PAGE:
The Icelandic Educational and Vocational Association honored me in 2010 - a recognition for my contribution to the field of career/school counseling and guidance in Iceland. This is recognition is awarded annually and started in 2006 with the first National Career Day.

Outside of your job, how do you grow professionally?

I grow through the great professional network I have, made up of friends and colleagues from the U of MN and and colleagues in Iceland. People I have met through projects both sides of the Atlantic. Last year I had a part time sabbatical which allowed me to become a university student again, fifteen years after my masters graduation. It was quite an experience - and all good. I feel that it is a life long mission to reach for knowledge in any form it may come. Going out of the comfort zone.

What’s a fun fact about you?

I trained to become an air traffic controller in my early twenties.

What’s your favorite memory from UMN?

Experiencing the campus life and everything that went with it. Going to a Gophers football match and listing to the marching band. My first year I lived in Centennial Hall which was an experience as I was quite many years older than other residents.

What professors were most influential during your time in CEHD?

I felt that the entire CSPP professors, teachers and staff along with the great experience of doing my practicum at the University Counseling and Consulting Services were most influential and had an impact to my professional development as a future career and guidance counsellor. Have good memories of classes with Pat Veach, Sunny Hansen and John Romano - people that have now retired after very successful careers at CSPP program.

What was the impact/benefit of your educational experience in CEHD?

It was a life and career changing experience to gain an education at the CSPP program within CEHD. I gained an opportunity to build a professional identity,use the extensive knowledge acquired and skills practiced to make an impact in higher education, serving students in their venture of making their own career path.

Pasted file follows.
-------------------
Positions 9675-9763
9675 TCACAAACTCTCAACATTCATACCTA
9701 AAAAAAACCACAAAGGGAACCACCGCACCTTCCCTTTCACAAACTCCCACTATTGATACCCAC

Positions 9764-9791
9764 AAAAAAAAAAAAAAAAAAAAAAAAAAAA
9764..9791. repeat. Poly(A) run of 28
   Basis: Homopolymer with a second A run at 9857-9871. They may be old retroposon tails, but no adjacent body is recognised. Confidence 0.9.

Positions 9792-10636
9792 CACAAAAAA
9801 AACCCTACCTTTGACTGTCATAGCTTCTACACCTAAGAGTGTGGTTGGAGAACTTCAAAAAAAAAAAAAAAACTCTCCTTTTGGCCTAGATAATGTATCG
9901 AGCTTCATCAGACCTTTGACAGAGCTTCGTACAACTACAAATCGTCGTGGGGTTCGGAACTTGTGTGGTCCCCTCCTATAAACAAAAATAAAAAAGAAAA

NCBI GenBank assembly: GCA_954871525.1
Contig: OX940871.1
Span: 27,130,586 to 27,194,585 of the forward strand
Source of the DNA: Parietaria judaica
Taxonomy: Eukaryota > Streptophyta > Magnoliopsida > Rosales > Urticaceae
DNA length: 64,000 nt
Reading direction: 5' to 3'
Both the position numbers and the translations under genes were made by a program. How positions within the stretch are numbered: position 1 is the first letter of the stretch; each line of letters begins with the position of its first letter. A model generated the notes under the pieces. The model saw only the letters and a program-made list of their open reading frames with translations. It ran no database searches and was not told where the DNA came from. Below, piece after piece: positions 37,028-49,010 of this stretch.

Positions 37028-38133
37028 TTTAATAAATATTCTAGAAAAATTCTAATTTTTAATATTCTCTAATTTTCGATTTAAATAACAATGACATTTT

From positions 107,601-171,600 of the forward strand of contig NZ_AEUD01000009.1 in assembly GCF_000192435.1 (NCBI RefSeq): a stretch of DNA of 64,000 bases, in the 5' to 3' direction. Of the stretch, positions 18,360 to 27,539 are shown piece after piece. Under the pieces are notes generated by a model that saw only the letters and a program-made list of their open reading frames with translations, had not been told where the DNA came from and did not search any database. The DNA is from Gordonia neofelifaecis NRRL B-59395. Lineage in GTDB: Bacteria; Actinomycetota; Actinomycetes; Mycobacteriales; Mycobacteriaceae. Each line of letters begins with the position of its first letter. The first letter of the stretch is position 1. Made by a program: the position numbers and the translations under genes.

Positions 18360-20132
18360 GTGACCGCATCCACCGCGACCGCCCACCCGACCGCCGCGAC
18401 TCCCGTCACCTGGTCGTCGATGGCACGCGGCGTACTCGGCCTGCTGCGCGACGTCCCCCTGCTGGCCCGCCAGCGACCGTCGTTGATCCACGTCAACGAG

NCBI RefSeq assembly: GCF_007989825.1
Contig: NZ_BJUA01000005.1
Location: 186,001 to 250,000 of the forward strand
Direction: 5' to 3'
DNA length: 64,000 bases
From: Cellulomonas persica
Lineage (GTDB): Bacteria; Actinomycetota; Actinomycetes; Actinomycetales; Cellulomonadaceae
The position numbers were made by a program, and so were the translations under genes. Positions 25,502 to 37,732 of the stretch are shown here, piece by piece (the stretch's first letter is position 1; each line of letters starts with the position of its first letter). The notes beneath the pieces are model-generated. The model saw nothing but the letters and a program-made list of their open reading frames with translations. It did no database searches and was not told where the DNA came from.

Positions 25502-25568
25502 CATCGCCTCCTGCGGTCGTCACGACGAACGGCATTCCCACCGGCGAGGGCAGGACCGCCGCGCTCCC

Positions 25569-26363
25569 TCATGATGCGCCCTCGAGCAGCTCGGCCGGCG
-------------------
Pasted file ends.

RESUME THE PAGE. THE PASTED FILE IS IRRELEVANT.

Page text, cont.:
Who has inspired you the most during your career?

My parents first and foremost as they always emphasized the importance of education. I had such wonderful people in the CSPP program and keep contact with many. I am inspired by their work and success. Last but not least the daily inspiration I get through meeting students and taking part in their journey through higher education.

What skills are important to succeed as an emerging professional today?

I think it is important to have a good sense of oneself as a professional and being flexible in all kinds of situations. Using listening and verbal skills - use people skills. Also using skills of resilience and perseverance - not giving up and being innovative in finding solutions.

When you have 30 minutes of free time, how do you spend it?

I am usually very busy with my work and then family. If I have 30 minutes I love to be in peace and quiet - sit in my favorite chair at home and look out the window. Follow the cloud formation which take so many different forms in the Icelandic sky.

Who are you? How would others describe you?

Others may describe me as professionally motivated, innovative and good at building relationship. I see myself as always wanting to reach for more knowledge and understanding. I would say that I am ambitious and always strive to deliver my best.

What is a good book you would recommend to others?

My latest reading - a book in Icelandic: Þar sem vegurinn endar ( Where the road ends) by Hrafn Jökulsson.The book harmonizes with my own memories of being out in the country-side in the northwest of Iceland.

If you could have coffee with anyone from history, who would it be?

I would like to have coffee with Helen Keller and my grandmother Jónína.

What gets you excited about work?

The idea of being able to implement innovative ways of offering career and guidance to students. Knowing that my work has an impact on so many levels.

When you were a kid, what did you want to be when you grew up?

I wanted to be a professor. That was in my mind the most prestige job you could get. During my childhood, until 10 years of age, I lived very close to the University of Minnesota. I remember seeing the KSTP tower and knew that THE university was just beyond. My home was often visited by Icelanders studying at the University of Minnesota and l listened to the grown-up conversation which I thought was so exciting.